Muhammad Yunus — Bangladeshi economist, Nobel laureate, father of microfinance — may or may not have been fired this week.
This is the latest in a string of problems in the microfinance world.
Here's an explanation of what's going on with Yunus, and what the broader implications are.
Who is Yunus?
In 1976, Yunus launched a project to explore making very small loans to very poor people in rural Bangladesh. That project grew into Grameen Bank, which became famous around the world as a model for what came to be known as microfinance.
What's happening now?
Yunus has continued to run Grameen. But the government of Bangladesh, which owns a minority stake in the bank, appoints the chairman of the bank's board. The chairman says Yunus has been dismissed.
The chairman's rationale: Because the bank is partly owned by the government, its employees should be bound by the government's mandatory retirement age of 60. Yunus is 70.
Grameen, meanwhile, said today that Yunus is "continuing in his office" at the bank.
To learn more, I talked today with David Roodman, who is writing a book on microfinance around the world.
He said what's really going on here is a political fight between Yunus and the prime minister of Bangladesh, Sheikh Hasina.
Yunus has a higher global profile than the prime minister. On top of that, he considered launching a political party a few years back. As a result, the prime minister perceives him as a political threat.
The issue will be resolved in court — and the court is likely to rule in favor of the government and against Grameen, Roodman said.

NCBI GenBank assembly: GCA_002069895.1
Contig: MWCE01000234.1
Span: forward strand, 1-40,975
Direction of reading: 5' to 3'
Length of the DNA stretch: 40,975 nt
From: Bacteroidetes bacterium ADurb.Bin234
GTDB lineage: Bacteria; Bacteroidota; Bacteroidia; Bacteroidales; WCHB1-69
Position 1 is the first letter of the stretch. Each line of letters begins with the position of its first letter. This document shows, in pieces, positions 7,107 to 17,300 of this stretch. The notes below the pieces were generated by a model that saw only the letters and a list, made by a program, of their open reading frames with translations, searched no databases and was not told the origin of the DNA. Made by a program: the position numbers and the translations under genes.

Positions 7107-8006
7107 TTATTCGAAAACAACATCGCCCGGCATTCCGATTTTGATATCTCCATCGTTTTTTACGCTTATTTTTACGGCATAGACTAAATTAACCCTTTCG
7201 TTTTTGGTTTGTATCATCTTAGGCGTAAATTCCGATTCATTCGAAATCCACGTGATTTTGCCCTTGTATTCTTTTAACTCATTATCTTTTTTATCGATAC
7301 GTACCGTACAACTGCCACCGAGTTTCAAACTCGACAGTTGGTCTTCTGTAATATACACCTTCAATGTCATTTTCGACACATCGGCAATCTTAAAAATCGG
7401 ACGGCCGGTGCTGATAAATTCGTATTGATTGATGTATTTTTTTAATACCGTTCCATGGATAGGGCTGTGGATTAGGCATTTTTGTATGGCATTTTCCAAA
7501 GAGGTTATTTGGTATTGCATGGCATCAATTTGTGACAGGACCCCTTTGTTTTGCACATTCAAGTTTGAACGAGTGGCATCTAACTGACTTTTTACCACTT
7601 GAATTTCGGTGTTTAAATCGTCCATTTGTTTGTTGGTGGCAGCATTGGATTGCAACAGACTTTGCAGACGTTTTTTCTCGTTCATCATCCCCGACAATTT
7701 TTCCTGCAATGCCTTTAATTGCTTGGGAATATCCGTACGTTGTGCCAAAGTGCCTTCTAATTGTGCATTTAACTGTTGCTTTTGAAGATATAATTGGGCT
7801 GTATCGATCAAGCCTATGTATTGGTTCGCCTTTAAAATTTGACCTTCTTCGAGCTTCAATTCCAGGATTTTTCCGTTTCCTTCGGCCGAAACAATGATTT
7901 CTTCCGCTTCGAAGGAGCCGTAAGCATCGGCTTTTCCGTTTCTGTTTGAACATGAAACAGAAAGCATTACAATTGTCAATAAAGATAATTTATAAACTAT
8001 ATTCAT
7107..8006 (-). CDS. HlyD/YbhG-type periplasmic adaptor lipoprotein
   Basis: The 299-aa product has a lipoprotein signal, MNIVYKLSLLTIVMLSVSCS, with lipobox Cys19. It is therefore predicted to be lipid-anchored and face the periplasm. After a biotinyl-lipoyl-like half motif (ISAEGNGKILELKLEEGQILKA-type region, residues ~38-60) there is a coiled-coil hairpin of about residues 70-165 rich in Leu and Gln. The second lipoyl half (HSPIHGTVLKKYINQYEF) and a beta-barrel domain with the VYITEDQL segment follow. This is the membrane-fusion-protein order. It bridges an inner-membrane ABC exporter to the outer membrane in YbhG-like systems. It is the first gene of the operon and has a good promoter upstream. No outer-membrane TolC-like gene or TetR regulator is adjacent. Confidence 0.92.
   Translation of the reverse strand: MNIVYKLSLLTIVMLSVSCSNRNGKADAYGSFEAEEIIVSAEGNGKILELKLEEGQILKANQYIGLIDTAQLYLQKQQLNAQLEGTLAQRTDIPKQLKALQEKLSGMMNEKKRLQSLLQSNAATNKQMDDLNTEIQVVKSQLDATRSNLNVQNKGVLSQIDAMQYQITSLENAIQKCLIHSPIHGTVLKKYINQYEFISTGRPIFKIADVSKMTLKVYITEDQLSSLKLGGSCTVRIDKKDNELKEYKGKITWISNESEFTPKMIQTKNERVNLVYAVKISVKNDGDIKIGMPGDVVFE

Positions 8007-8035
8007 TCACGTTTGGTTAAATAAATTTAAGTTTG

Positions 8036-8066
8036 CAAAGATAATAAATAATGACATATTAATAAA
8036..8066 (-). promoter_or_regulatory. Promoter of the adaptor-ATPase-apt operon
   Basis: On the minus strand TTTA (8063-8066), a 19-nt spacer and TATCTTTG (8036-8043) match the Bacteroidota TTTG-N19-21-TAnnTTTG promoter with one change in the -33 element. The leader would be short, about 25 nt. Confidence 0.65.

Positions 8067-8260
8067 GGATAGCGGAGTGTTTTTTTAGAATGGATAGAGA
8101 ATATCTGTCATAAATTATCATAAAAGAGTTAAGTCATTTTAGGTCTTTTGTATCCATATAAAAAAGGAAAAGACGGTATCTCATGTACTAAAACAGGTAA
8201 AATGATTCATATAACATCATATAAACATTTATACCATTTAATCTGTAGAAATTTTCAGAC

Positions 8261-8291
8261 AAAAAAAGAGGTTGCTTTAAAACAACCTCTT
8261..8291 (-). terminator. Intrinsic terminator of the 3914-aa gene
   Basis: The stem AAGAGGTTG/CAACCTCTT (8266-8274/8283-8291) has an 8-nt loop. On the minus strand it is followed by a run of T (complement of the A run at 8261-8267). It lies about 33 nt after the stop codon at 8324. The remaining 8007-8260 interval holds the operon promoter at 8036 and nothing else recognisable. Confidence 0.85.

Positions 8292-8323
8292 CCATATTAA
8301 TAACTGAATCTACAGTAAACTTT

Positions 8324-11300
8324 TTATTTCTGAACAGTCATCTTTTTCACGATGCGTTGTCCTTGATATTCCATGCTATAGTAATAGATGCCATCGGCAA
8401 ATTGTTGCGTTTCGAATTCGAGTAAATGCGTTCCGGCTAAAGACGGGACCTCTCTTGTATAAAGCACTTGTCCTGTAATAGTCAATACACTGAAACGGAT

What are the broader implications?
As we've noted before, there's been a widespread backlash against microfinance in recent years, with questions about its effectiveness as well as the motives of some of its practitioners.
The backlash has been particularly notable in India, where the founders of a for-profit microfinance bank got rich when the bank had an initial public offering. At the same time, there was a rash of suicides among microfinance borrowers there.
On top of that, Roodman said, private microfinance came to be seen as a threat by some local politicians.
Yunus has explicitly distanced himself from this sort of for-profit microfinance.
But the move to oust him makes it clear that he, like his counterparts in the for-profit world, now faces stiff political resistance.
For more: Listen to our podcast, "What's Better For Helping The Poor — Greed Or Charity?
Update: The link to the podcast has been fixed. Thanks to the commenter who pointed out that it was broken.